What is Uncoordinated Cilia Function?
Cilia are the small hairs that remove foreign substances from certain areas of the body, such as the respiratory tract, ears, brain, spine, uterus, and testes. When these cilia do not function properly, as they do in primary ciliary dyskinesia, those foreign substances cause infection and other problems. Dogs with primary ciliary dyskinesia tend to have a lot of breathing issues because the incoordination of the cilia functioning slows the mucus removal as well as not filtering out the foreign substances. This can cause chronic respiratory problems such as bronchopneumonia (inflammation of the lungs and bronchi), rhinitis (swelling of the nostrils), bronchiectasis (dilation of the small airways from too much coughing) and bronchitis (swelling of the bronchioles), as well as infections of the sinuses and ears from chronic inflammation and obstruction of airways. There is also a possibility of bronchiectasis, (the development of lesions caused by constant swelling and blockage of the airways), hydrocephalus (swelling of the brain) and dilation of the tubules of the kidneys.
Uncoordinated cilia function (primary ciliary dyskinesia) is a serious congenital disorder that affects the cilia, which are the small hairs that move unwanted substances out of the dog’s airway. These cilia line the entire respiratory tract and do not work the way they are supposed to and causes susceptibility to respiratory infections in the affected animal.
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Symptoms of Uncoordinated Cilia Function in Dogs
Symptoms of primary ciliary dyskinesia generally show up as respiratory and ear infections when your dog is young. This can happen when your dog is about three to six weeks old and since it is a lifelong illness, you should be prepared to spend a lot of time and money for veterinarian visits and medications.
- Nasal discharge (with a lot of mucus)
- Labored breathing
- Extreme sleepiness
- Difficulty exercising
- High body temperature
- Difficulty hearing
- Weight loss
- Shortness of breath
- Blue skin and mucous membranes (cyanosis)
Causes of Uncoordinated Cilia Function in Dogs
Primary ciliary dyskinesia is caused by genes that have mutated, and no longer encode proteins in the cilia and sperm. Unfortunately, some males that are used as breeders (studs) can have the mutated gene without ever showing any symptoms at all. Because of this, the disease is passed on to many other animals without the owner or breeder’s knowledge. To prevent this disease, a simple DNA test of the stud and bitch can determine whether they are a carrier of primary ciliary dyskinesia. The breeds known to be susceptible to this mutated gene disorder are:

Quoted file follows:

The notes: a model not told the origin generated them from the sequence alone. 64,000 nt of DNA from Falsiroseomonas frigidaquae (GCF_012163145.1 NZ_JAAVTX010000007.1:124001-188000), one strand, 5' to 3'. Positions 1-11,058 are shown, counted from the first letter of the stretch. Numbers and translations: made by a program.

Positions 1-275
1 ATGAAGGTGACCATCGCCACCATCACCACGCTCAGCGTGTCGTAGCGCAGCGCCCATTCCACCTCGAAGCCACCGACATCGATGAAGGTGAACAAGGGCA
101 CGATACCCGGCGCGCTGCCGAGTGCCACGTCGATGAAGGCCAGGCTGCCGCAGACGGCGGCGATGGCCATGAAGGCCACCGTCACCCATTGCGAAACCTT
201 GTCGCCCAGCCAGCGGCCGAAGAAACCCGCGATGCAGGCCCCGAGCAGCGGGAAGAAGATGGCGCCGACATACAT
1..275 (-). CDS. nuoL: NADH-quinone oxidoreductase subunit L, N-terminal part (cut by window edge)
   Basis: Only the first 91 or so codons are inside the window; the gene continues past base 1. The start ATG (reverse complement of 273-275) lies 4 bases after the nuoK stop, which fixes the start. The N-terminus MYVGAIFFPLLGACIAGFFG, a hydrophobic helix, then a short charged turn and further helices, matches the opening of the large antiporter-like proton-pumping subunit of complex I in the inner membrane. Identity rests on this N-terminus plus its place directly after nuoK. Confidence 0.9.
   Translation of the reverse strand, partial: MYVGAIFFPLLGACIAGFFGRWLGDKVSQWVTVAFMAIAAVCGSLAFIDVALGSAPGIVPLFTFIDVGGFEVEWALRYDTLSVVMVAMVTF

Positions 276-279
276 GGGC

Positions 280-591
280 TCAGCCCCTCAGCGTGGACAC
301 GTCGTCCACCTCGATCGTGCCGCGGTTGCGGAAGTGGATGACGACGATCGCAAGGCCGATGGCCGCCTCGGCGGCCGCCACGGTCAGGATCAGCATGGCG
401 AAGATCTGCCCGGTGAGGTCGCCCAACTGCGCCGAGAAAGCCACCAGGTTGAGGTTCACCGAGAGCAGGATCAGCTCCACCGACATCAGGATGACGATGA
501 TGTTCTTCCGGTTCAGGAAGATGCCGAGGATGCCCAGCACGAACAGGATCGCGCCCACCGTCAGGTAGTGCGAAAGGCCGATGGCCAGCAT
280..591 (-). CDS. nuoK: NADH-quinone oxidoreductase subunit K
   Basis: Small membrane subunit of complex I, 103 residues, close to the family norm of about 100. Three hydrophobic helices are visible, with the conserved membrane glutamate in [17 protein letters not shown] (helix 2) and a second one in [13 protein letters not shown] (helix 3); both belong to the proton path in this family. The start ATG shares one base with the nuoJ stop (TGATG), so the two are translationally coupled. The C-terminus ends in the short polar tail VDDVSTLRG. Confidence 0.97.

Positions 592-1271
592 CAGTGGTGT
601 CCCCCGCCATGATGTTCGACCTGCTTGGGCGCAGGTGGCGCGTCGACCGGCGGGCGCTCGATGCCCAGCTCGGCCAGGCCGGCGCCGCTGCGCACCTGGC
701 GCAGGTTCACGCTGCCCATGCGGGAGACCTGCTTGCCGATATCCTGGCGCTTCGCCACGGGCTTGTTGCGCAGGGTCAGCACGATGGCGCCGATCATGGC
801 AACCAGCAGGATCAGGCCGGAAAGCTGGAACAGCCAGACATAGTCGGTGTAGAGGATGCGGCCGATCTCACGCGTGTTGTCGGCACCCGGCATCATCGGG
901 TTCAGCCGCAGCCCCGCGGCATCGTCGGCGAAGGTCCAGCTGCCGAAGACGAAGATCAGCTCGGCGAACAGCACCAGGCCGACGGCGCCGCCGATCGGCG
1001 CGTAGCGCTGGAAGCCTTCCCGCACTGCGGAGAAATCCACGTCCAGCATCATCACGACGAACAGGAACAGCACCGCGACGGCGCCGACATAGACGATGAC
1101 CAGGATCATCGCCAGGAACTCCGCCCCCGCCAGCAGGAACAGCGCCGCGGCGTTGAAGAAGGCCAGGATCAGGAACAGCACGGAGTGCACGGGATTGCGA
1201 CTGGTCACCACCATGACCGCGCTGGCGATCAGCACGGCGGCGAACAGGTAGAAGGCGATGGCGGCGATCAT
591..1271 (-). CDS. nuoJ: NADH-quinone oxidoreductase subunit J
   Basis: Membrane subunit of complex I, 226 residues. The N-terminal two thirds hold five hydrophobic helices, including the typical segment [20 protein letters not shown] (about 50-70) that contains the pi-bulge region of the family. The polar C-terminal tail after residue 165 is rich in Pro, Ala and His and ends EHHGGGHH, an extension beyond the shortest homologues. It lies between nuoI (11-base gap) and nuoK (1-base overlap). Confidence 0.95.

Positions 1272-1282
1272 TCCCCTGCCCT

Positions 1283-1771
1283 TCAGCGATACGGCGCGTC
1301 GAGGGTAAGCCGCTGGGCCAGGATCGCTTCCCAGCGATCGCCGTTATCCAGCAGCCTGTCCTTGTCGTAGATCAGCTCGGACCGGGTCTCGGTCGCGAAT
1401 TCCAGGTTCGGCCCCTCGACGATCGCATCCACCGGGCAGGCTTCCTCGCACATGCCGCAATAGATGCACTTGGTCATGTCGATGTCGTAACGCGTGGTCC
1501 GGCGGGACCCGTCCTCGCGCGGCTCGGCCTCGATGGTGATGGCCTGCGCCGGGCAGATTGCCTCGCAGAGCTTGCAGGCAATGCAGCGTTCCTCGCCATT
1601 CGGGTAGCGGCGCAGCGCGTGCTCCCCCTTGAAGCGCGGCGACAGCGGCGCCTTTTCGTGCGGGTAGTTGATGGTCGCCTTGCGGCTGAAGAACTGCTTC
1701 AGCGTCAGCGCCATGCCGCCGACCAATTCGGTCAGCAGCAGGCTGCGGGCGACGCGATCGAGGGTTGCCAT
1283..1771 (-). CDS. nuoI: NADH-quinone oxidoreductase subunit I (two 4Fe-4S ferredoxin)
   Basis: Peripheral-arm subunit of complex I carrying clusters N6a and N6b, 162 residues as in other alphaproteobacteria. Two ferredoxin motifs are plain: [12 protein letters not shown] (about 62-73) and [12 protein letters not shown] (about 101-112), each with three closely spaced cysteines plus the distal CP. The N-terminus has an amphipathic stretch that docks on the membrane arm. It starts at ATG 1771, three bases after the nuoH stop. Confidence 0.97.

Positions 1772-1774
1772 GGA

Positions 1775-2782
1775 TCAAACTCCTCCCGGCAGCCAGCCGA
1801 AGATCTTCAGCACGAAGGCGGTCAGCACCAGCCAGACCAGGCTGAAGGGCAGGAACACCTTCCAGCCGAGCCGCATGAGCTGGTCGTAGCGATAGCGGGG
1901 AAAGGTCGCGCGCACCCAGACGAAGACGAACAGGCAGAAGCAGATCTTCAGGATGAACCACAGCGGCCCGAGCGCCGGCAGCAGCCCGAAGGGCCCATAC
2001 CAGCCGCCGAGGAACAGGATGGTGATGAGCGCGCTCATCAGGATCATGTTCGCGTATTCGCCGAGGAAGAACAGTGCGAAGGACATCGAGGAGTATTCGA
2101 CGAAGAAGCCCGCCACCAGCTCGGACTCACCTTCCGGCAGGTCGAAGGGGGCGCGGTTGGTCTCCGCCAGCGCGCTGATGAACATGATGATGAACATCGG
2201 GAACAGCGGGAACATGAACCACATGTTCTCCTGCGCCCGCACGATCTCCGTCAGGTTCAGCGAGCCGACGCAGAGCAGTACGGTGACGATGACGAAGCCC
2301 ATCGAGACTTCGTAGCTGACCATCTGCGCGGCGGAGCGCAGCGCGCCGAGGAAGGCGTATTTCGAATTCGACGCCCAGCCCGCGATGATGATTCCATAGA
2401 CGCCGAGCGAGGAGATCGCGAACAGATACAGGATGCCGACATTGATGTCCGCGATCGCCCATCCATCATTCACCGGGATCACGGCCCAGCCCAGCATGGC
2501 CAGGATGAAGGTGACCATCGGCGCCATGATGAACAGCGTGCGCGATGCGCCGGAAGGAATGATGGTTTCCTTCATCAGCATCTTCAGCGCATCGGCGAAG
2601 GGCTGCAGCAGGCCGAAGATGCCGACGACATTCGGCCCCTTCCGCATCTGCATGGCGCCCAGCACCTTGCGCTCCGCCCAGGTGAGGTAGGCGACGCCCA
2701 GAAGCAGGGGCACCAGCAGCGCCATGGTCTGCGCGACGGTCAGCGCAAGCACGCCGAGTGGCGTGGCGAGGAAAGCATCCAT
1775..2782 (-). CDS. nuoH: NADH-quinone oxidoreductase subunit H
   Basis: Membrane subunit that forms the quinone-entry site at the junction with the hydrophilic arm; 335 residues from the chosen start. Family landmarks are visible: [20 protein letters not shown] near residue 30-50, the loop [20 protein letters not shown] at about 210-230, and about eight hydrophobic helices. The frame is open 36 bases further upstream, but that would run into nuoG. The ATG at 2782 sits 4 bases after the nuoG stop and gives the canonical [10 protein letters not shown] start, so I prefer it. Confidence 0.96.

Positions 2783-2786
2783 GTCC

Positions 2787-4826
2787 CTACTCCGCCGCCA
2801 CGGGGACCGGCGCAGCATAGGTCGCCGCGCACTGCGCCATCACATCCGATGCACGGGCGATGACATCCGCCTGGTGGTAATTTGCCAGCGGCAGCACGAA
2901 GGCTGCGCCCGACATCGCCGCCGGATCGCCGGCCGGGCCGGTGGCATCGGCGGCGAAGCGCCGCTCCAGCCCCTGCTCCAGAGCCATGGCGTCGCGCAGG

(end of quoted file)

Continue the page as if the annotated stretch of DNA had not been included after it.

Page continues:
- Bichon Frise
- Border Collie
- Chow Chow
- Cocker Spaniel
- Doberman Pinscher
- English Setter
- Golden Retriever
- Gordon Setter
- Long-Haired Dachshund
- Miniature Poodle
- Old English Sheepdog
- Springer Spaniel
- Staffordshire Bull Terrier
Diagnosis of Uncoordinated Cilia Function in Dogs
Even if your dog is one of the many breeds known to carry this mutated gene disorder, your veterinarian will need to know your dog’s complete medical history and as much information as you have about the symptoms and when they started. The veterinarian will also do a thorough physical examination including blood pressure, heart rate, and body temperature. He will also need to run some tests to rule out any other causes for the primary ciliary dyskinesia symptoms. Some of the tests that will need to be done are:
- Complete blood count (CBC)
- Digital radiographs (x-rays) which may reveal under developed nasal sinuses
- CT scan
- Fine needle biopsy
- Nasal swab
- Semen samples (if your dog is a male) as most dogs with this condition are infertile
- Bronchoscopy which could show an accumulation of pus-like material in the trachea
- Culture of cilia cells
- Biopsy (nasal, tracheal or bronchial mucosa)
- Bronchoalveolar lavage
- Cilia function tests
- Electron microscopy of cilia
Treatment of Uncoordinated Cilia Function in Dogs
Unfortunately, at this time, there is no proven treatment or cure for primary ciliary dyskinesia. The only thing the veterinarian can do is to treat the infections that come up from time to time, such as with pneumonia, ear infection, and sinus infections. Pulmonary rehabilitation (physical therapy) can be extremely helpful in preventing the buildup of mucus and infections. Pulmonary rehabilitation includes the forced cough for expiration of the lungs, postural drainage, massage, and vibration.
It is also important to note that DNA testing can prevent this disease for those who are raising these certain breeds that are susceptible to primary ciliary dyskinesia.
Recovery of Uncoordinated Cilia Function in Dogs
Although there is no cure for primary ciliary dyskinesia, your dog can live for many years with this disease if you are vigilant about getting treatment for every sign of infection. In addition, you should provide a warm and dry environment for your dog and plenty of ventilation. Avoid extreme temperature changes (both hot and cold), and dusty environments. Be sure to provide your dog with a healthy diet and consult your veterinarian if there are any changes in your dog’s health or behavior.